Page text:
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“Steal A Pencil For Me”

I was looking for a biographical documentary on www.hulu.com about Tamara de Lempicka – one of my favourite painters – and instead I stumbled upon this documentary.  No Tamara de Lempicka, but sometimes we must go with the flow and just go along for the ride as something else is revealed totally unrelated to our oh-so important plans.

This doc is a must-watch about Jaap and Ina, a lovely married couple of 60-years who were Holocaust survivors living in German-occupied Amsterdam.  Hard to imagine a love triangle story has ever been told like this.  The United Nations had a special showing of this in 2007.

The evolution of German domination is an eerie reminder of how gradually power can be taken away from people; so gradually, that it barely provokes a reaction.  Like a frog in a pot of boiling water as it is barely turned up degree by degree, until at that point when the water is boiling and it is too late to jump out.  Let this be a reminder that we fight injustices at the smallest level, so that they can’t have a chance to grow into unmanageable monstrous ones that become almost impossible  to fight. This really is a sweet charming couple.  To write about this documentary is pointless.  Please watch it.  Beautiful story, even if gutwrenching.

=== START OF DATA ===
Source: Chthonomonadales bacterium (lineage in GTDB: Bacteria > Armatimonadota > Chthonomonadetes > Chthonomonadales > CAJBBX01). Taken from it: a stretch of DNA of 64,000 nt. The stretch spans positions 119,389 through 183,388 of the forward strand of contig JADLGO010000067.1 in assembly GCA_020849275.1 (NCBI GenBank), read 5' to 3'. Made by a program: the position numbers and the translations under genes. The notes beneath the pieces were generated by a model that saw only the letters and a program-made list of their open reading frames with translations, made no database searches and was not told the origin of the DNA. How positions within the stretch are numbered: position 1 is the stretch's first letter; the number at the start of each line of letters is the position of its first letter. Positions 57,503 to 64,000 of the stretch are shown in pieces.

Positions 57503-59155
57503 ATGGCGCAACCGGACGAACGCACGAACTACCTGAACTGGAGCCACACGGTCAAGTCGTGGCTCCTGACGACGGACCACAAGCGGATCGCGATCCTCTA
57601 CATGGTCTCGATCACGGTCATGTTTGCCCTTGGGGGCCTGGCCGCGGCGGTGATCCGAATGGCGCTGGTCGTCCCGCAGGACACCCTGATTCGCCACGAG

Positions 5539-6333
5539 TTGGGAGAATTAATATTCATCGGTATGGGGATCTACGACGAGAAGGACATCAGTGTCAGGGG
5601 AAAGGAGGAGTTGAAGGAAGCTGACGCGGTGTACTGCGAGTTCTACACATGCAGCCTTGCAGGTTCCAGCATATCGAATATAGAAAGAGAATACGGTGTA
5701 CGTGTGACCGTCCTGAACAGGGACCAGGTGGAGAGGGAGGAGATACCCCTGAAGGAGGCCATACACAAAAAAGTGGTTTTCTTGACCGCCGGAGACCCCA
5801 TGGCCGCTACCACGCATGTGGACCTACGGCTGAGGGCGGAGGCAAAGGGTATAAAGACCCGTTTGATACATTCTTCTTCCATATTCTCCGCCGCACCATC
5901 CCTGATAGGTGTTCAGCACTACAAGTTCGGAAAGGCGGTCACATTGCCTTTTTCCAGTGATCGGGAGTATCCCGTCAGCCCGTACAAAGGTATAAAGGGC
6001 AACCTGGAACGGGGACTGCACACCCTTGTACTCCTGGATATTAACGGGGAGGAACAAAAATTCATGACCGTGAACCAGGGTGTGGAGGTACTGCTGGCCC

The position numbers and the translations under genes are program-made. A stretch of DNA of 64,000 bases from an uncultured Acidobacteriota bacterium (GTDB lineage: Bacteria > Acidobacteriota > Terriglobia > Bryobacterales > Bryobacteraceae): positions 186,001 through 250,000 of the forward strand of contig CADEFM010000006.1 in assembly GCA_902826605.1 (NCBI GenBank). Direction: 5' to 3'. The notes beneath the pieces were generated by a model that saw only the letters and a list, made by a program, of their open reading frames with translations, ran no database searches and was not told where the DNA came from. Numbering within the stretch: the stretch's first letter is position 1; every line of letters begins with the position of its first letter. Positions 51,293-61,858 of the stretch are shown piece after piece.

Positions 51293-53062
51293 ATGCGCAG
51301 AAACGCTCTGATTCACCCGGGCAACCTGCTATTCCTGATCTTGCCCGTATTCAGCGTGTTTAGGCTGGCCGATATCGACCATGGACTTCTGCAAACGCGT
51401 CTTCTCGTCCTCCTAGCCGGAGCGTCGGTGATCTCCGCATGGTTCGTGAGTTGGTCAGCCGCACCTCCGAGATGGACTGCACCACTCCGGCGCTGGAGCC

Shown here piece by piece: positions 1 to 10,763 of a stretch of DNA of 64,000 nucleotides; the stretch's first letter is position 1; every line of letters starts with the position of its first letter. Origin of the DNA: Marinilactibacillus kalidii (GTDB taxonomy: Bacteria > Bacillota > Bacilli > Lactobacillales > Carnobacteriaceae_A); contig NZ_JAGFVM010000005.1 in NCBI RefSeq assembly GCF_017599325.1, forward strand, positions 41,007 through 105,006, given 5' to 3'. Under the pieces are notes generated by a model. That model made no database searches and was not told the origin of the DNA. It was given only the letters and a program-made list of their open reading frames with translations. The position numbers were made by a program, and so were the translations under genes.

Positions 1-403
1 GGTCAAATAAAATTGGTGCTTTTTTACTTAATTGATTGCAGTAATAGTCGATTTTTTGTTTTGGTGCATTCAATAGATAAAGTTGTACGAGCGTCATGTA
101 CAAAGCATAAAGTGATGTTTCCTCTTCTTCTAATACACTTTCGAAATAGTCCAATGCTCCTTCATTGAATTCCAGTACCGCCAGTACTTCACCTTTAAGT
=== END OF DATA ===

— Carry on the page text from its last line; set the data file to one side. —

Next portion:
Watch it here – running time 90 minutes. 

The letter writing is priceless.  One of the great tragedies of our generation is that they are long-since a relic of the past.  Who will tell our stories? How will they be told?  Will they even be told? When my grandfather died, and I went to stay with my grandmother, she brought me to her bedroom and opened three large boxes full of letters, dating from 1937 at the beginning of the courship with grandfather to 1944, chronicling their courtship, marriage, separation through his military service in Germany during WWII.  I was 17 years old when my dear grandfather died…I am so grateful I had the chance to get to know him better through these letters.  But this is not about my grandparents.  May we remember history through “his” story and “her” story.  And may we take the time to record our stories – and do the unimaginable from time to time.  Write a letter…by hand!  Gasp!

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